I reiterate that in polar coordinates, a negative value of "r"
does not make sense. It is confusing at best.
This isn't really true. Many standard introductions to polar
coordinates consider negative r as valid. It's simply treated as
a radius in the opposite direction
In Euclidean space, can you have a negative distance? Would you
ever describe a circle as having negative radius (in Euclidean
space)? If you take "r" to be the radius, then I suggest you
confuse a precise definition of radius with allowing a useful,
non-unique interpretation of negative values of "r".
I don't take r to be "the radius", I take it to be a number in an ordered pair with a particular mapping into R^2. It is an extension of the notion of radius, but there's no reason it has to conform with the restrictions on geometrically possible radii.
This was clear from your previous comment - but this is precisely my point. In your original message, you used the word "radius". My point is that mathematics, and computing, are precise languages with hopefully unambiguous definitions. You used the word radius, but had in mind a less rigorous definition, because you were thinking of "r" as just one component of a two-coordinate description of 2D Euclidean space, with a specific definition of how to interpret negative "r". It is the standard you are used to and so not surprising to you. My point is that this expectation is not unique, and in my field, not common, and so not expected by me. Further, looking at the matplotlib doc, there is no indication what is happening - from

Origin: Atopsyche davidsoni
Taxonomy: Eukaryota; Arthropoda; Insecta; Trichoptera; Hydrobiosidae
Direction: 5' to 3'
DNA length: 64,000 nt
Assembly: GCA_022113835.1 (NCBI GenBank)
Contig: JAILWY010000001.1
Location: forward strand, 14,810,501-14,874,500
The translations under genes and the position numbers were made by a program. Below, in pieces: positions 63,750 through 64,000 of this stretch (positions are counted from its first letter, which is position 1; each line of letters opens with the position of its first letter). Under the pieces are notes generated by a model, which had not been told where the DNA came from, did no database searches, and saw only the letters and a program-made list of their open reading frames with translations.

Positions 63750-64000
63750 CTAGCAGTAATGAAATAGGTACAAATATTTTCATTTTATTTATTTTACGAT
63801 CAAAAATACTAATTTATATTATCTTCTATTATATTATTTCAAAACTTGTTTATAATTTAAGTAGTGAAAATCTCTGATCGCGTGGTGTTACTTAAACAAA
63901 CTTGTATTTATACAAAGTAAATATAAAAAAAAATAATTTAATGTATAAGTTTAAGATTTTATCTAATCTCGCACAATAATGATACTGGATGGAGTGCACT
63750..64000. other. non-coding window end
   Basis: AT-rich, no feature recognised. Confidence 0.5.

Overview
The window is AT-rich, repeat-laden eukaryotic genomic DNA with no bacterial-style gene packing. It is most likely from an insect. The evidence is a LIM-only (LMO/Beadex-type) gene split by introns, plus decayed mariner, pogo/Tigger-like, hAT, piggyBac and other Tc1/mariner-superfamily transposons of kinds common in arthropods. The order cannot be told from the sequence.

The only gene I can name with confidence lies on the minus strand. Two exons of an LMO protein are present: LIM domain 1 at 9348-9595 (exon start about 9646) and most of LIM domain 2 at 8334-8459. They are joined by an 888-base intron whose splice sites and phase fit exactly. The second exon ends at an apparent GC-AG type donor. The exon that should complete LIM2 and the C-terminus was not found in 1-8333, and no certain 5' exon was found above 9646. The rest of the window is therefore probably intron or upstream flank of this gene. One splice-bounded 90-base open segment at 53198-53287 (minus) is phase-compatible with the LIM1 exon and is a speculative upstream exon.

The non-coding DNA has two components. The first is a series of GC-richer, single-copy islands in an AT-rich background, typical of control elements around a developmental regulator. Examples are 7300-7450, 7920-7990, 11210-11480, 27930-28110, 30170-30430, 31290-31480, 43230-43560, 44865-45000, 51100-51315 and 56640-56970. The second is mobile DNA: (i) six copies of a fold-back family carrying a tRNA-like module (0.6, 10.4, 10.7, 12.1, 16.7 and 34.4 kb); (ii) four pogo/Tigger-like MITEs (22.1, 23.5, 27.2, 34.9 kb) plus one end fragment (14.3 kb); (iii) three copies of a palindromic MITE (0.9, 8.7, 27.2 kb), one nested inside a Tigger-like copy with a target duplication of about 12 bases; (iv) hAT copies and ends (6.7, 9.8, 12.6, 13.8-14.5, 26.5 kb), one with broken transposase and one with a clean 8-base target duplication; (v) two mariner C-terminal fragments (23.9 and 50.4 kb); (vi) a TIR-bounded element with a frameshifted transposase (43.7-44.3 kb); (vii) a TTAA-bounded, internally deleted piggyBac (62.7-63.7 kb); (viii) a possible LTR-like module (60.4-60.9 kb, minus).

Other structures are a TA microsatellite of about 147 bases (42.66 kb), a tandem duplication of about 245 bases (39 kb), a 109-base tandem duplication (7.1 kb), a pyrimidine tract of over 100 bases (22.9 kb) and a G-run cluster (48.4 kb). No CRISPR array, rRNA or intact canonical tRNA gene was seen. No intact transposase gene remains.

Make a polar plot.
polar(theta, r, **kwargs)
Multiple theta, r arguments are supported, with format strings, as in plot().
There is no mention in the docs about the treatment of negative "r". The treatment is contrary to my expectations, and I would wager contrary to many peoples expectations. So at a new minimum, at the very least, the docs should make clear what is happening.
I would further suggest that there are options specified by kwargs what the behavior is. The default could be the current behavior, which sounds like it is standard to some, and another option would be to complain if r < 0, as I think many others would expect.
Maybe I am totally off. Maybe I am the only one who does not expect r to go negative. But at least the behavior should be clear without having to dig into the code.
However, those issues are beside the point. The point is that, regardless of what a radius is, in the context of polar coordinates, a negative *r-coordinate* is a perfectly mathematically respectable notion with a standard interpretation. Moreover, it is actually useful when you want to graph some things, and is supported by other plotting software (see, e.g., http://www.wolframalpha.com/input/?i=polar+plot+r%3Dtheta%2C-pi<r<0). Matplotlib should plot r-coordinates according to this standard interpretation,
Again, I would just argue the standard behavior should be clearly stated in the docs.